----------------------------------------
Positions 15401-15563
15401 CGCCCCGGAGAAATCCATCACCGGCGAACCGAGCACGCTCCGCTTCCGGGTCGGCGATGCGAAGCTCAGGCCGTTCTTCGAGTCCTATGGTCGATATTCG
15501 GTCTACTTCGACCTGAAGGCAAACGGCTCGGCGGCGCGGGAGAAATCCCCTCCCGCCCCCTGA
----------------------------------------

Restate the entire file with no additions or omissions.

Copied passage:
Positions 15401-15563
15401 CGCCCCGGAGAAATCCATCACCGGCGAACCGAGCACGCTCCGCTTCCGGGTCGGCGATGCGAAGCTCAGGCCGTTCTTCGAGTCCTATGGTCGATATTCG
15501 GTCTACTTCGACCTGAAGGCAAACGGCTCGGCGGCGCGGGAGAAATCCCCTCCCGCCCCCTGA